Multi Qualifier Satellite Tournaments

With entry fees in major events ranging from $5,000 to $25,000 these days, a mini-industry of satellite tournaments has arisen, to give players a shot at the big money for a modest investment. In return for a relatively small entry fee, you get a chance for a free entry to a major event, plus some money toward expenses. In many cases the satellite tournaments are open-ended. All comers can play, and the organizers will give away as many free entries as they can, based on the number of participants. Satellite tournaments are a great deal for players, and in fact many top players enter satellites routinely as a way of reducing their overall expenses on the circuit. (When I won the World Series in 1995,1 had qualified from a live super-satellite with a $100 entry fee. In the past two years, both Chris Moneymaker and Greg Raymer qualified from online satellites.)

The early part of a satellite tournament works just like any other tournament. You play your cards, make moves, and accumulate chips. The endgame, however, is quite different. The top few finishers get an identical big prize, while no one else gets anything. Being on the bubble is no longer a difference between zero and a modest prize; it's the difference between everything and nothing.

Endgame decisions in these multi-qualifier events can become quite unusual and counter-intuitive. Consider the following simple situation.

Example No. 1. Six players remain in a satellite qualifying tournament. The final four places advance to the big tournament. Fifth and sixth places receive nothing. Of the last

six players, Players A, B, C, and D all have 4,500 chips Players E and F have 1,000 chips each.

Question: At this point, what is the probability that each plaver will qualify?

Answer: This is pretty easy to calculate if we make a couple of observations.

First, notice that when we get down to four players, each of the remaining players will have a 100 percent chance of qualifying. Therefore at any earlier point, the sum of all the probabilities of qualifying must add to 400 percent (not 100 percent).

Second, whatever the chance of qualifying may be, Players A, B, C, and D must all have the same chance, and Players E and F must also have the same chance. (To make the problem easier, we'll ignore for now that whoever is on the button next hand will have a slightly better chance than the others, and so forth.)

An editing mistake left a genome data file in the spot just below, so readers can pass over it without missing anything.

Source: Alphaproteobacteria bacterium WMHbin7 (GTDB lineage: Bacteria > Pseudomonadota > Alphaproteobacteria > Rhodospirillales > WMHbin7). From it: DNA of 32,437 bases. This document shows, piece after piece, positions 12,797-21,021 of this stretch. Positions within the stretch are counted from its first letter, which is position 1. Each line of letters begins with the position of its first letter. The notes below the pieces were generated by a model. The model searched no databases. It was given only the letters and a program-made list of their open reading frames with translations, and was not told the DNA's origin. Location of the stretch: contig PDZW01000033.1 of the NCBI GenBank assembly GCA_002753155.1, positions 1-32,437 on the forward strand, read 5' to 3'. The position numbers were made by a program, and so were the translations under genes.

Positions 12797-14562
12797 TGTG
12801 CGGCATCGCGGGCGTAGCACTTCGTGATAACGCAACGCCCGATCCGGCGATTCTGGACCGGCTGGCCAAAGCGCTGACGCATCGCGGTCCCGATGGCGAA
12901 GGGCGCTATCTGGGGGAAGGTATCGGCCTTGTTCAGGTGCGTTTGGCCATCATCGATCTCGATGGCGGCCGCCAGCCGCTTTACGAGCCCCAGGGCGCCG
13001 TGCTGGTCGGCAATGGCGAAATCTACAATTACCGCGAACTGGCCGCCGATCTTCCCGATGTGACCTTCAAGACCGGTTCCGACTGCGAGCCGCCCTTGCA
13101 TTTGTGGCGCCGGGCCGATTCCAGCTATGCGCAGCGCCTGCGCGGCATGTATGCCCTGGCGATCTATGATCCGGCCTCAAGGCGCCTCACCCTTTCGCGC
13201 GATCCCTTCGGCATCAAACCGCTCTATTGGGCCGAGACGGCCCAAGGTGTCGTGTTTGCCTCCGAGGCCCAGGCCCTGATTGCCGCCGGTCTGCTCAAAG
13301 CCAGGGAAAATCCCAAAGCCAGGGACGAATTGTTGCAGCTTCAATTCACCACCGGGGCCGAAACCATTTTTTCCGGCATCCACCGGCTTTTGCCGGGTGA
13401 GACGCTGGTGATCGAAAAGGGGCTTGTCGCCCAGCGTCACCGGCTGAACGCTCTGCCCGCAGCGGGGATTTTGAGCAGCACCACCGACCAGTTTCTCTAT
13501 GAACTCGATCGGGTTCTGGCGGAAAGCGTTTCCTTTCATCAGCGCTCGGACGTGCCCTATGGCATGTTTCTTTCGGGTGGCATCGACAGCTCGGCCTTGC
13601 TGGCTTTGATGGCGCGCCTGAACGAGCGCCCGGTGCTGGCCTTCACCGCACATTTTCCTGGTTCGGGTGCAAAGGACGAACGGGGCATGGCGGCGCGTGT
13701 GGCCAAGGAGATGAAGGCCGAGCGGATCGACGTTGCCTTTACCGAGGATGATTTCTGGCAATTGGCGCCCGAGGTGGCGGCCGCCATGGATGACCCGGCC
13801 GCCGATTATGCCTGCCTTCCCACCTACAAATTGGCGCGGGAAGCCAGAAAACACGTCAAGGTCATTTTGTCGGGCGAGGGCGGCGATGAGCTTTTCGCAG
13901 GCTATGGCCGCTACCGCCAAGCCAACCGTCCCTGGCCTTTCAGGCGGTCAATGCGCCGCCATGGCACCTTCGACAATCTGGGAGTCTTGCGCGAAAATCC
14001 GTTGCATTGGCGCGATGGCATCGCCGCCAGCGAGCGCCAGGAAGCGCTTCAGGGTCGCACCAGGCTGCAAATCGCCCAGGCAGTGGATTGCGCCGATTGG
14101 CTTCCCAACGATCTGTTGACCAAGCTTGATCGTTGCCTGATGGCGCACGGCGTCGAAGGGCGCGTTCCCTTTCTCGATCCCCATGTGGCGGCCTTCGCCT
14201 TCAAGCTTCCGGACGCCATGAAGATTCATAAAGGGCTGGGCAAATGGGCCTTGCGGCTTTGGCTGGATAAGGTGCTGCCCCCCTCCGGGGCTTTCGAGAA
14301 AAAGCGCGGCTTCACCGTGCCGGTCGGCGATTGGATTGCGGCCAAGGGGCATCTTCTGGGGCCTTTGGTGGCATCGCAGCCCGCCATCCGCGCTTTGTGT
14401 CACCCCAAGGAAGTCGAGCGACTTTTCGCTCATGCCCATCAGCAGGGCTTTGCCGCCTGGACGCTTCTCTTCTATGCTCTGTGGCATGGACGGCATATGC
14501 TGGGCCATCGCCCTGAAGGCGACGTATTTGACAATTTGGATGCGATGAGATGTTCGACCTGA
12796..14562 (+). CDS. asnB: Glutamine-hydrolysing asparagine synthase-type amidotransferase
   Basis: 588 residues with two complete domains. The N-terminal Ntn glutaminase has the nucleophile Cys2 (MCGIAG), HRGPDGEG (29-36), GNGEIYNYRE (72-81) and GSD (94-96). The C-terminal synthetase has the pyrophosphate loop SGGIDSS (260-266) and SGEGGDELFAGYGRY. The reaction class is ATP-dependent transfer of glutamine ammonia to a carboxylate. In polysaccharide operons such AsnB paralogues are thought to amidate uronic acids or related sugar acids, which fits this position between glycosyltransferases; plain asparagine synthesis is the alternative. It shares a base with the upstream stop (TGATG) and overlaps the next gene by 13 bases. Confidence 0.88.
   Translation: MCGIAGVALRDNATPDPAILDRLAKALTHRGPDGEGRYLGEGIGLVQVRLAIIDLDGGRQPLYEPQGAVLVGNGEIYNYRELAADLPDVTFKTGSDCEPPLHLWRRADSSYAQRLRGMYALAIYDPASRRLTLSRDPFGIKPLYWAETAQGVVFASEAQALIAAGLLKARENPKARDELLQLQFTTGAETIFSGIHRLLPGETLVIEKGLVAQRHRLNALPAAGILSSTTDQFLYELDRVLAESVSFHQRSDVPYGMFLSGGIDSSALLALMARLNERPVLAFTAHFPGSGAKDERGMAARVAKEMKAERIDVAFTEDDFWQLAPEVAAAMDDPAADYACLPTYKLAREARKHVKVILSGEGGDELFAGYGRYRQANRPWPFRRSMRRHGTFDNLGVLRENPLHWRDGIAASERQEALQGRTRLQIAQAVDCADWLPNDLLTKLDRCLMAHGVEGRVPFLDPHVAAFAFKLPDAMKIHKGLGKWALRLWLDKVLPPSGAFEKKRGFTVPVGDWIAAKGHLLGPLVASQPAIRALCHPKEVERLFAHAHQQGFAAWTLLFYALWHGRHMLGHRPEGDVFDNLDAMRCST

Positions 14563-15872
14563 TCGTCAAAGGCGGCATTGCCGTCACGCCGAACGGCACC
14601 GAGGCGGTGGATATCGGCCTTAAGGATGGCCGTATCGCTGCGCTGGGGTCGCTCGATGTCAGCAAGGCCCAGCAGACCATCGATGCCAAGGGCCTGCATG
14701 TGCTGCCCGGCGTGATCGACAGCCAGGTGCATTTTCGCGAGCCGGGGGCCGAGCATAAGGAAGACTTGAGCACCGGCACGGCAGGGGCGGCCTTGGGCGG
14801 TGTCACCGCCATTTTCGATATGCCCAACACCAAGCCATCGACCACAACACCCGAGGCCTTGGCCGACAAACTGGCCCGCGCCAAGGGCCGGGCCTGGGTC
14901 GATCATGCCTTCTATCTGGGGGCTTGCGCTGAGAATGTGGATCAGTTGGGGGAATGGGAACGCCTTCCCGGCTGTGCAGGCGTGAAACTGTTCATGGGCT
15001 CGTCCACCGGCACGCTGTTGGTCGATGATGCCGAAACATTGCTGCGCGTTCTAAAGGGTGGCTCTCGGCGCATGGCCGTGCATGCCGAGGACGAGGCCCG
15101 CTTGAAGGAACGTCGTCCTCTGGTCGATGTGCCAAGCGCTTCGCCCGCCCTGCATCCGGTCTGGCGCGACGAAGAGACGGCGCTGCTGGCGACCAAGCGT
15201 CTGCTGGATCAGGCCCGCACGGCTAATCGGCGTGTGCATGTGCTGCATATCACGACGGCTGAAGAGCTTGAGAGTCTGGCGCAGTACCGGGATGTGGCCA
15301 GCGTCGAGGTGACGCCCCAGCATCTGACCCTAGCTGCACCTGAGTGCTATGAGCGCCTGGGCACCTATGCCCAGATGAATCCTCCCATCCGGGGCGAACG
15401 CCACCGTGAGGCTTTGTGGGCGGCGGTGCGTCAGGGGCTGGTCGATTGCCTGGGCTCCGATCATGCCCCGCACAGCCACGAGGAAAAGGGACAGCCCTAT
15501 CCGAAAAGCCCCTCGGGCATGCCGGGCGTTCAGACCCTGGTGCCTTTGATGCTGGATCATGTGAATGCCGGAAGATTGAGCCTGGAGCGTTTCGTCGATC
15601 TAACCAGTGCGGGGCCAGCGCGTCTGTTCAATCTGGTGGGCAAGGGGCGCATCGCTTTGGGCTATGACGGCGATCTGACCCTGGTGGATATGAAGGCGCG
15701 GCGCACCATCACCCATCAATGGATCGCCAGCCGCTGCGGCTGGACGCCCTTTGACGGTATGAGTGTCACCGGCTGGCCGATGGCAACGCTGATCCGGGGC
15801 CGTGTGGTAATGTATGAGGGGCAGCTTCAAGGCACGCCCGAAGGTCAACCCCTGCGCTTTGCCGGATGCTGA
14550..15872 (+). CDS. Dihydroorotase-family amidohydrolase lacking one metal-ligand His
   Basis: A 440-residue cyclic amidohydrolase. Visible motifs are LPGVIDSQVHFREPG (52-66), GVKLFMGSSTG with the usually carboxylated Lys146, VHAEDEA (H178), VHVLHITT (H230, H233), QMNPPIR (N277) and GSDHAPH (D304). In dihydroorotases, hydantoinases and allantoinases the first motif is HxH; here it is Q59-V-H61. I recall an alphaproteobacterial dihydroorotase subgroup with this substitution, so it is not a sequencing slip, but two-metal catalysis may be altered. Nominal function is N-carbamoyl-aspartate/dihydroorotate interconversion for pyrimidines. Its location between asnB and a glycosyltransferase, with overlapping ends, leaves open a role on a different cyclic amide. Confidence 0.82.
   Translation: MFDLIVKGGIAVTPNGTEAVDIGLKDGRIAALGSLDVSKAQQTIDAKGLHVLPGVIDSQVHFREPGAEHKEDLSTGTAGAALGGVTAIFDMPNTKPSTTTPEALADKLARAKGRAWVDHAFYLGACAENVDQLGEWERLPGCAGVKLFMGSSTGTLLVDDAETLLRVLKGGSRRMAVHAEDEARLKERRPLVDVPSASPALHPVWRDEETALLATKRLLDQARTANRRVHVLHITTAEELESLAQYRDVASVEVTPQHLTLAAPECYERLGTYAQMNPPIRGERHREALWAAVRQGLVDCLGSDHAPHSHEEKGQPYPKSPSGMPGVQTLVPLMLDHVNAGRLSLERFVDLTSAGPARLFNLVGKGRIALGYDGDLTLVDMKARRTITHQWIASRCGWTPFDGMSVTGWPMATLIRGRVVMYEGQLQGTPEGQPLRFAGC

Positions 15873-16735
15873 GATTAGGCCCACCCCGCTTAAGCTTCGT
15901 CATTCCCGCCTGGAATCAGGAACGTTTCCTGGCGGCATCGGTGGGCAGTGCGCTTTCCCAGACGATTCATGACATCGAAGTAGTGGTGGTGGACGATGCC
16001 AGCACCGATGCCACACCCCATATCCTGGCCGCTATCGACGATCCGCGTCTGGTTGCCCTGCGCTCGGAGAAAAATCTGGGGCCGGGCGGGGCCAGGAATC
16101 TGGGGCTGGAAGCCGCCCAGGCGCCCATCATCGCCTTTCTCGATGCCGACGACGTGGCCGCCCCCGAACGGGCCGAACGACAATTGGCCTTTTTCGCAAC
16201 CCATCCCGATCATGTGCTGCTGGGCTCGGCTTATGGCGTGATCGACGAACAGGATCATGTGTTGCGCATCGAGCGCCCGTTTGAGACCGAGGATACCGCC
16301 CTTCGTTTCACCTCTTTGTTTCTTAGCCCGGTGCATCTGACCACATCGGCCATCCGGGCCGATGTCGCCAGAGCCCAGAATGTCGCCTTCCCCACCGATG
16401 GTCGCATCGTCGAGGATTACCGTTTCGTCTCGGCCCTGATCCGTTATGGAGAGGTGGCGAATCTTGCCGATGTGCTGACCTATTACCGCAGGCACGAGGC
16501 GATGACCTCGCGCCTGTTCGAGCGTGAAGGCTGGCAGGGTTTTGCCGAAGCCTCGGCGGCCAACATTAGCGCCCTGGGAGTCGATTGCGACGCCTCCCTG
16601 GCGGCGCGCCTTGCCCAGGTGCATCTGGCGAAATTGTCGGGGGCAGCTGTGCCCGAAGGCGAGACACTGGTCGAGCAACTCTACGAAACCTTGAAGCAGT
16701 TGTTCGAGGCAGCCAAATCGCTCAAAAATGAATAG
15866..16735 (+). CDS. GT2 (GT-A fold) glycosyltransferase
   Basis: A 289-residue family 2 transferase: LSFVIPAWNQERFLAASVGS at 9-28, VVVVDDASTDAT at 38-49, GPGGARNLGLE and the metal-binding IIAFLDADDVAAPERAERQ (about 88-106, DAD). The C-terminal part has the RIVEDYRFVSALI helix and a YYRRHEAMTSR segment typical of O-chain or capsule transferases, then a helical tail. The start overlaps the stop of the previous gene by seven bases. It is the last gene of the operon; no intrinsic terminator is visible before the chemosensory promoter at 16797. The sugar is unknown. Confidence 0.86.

Third, the chance of qualifying at any particular time is approximately proportional to the chip counts of the players.

Now let's put all these observations together with a little simple algebra. Let's say that E's chance of qualifying is "x." Then F also has "x" chance of qualifying, while A, B. C, and D all have 4.5 times "x." So we can write down a little equation:

So 20x = 400, and x = 20. Therefore players E and F each have a 20 percent chance of qualifying, and Players A. B, C, and D all have 4.5 times as much chance, or 90 percent each. And the probabilities all add to 400 pcrccnt, as they should if four people are going to qualify.

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These numbers all make sense. E and F are clearly big underdogs to make it, but they're not out of the running. A, B, C, and D are huge favorites, but not certain to get in.

Having established each player's chance of qualifying a priori, let's now sit them down at the table and watch what happens.

For the next hand, the players are arranged as follows:

Sm Blind Player C $4,500

Big Blind Player D $4,500

1 Player E $1,000

2 Player F $1,000

The blinds arc $100/$200. Players E and F fold. Player A goes all-in. You are Player B. You pick up

Is your hand good enough to call?

Discussion: Your first reaction should be annoyance, since Player A clearly doesn't understand that the idea for the leaders is to gang up on Players E and F, not to bash each other. Just his bad luck that he happened to pick the wrong hand to go all-in on ... or did he?

Before you reflexivcly shove all your chips in the pot, contemplate your winning chances against some hands that

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